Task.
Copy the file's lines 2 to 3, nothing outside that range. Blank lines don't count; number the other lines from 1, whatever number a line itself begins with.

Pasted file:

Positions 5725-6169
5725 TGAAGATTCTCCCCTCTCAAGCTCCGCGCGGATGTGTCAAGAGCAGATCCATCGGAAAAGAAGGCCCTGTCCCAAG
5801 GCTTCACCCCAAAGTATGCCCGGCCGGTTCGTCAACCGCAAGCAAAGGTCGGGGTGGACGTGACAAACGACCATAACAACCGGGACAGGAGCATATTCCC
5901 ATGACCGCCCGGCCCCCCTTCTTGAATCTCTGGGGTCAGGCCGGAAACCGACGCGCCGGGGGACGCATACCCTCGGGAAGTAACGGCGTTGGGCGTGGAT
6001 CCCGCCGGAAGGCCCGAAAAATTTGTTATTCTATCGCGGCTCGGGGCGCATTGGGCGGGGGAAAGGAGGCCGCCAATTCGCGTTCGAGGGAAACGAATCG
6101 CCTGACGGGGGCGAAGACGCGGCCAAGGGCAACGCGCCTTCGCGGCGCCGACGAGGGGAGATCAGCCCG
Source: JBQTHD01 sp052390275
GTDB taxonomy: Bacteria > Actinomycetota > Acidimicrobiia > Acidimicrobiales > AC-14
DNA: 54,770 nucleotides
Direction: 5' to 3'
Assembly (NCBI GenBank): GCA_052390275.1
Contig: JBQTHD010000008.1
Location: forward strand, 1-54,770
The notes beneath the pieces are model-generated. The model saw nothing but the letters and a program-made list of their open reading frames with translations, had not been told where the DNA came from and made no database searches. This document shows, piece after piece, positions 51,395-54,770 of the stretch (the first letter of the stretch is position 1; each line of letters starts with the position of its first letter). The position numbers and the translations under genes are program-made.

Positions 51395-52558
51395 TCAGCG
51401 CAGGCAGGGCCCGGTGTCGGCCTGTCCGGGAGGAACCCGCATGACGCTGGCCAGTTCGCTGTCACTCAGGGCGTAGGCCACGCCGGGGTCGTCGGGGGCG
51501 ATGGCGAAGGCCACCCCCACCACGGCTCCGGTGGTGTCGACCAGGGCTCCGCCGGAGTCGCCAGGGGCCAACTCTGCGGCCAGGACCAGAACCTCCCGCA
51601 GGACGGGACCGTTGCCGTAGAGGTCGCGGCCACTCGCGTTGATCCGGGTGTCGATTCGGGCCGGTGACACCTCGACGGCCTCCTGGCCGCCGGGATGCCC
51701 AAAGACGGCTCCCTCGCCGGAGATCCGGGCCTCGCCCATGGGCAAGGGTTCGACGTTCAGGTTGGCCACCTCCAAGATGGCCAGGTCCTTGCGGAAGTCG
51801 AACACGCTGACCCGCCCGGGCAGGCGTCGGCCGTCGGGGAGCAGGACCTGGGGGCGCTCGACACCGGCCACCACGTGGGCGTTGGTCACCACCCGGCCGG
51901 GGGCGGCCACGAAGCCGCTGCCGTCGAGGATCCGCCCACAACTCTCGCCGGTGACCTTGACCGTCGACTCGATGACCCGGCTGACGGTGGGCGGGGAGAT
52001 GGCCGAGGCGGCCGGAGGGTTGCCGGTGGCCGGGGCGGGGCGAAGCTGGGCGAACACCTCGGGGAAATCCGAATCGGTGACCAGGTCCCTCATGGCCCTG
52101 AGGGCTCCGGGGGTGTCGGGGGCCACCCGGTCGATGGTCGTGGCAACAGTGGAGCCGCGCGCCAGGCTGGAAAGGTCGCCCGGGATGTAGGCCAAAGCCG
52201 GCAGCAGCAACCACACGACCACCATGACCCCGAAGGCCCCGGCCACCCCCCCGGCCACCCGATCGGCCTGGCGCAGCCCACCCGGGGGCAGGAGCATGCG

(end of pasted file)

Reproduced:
5725 TGAAGATTCTCCCCTCTCAAGCTCCGCGCGGATGTGTCAAGAGCAGATCCATCGGAAAAGAAGGCCCTGTCCCAAG
5801 GCTTCACCCCAAAGTATGCCCGGCCGGTTCGTCAACCGCAAGCAAAGGTCGGGGTGGACGTGACAAACGACCATAACAACCGGGACAGGAGCATATTCCC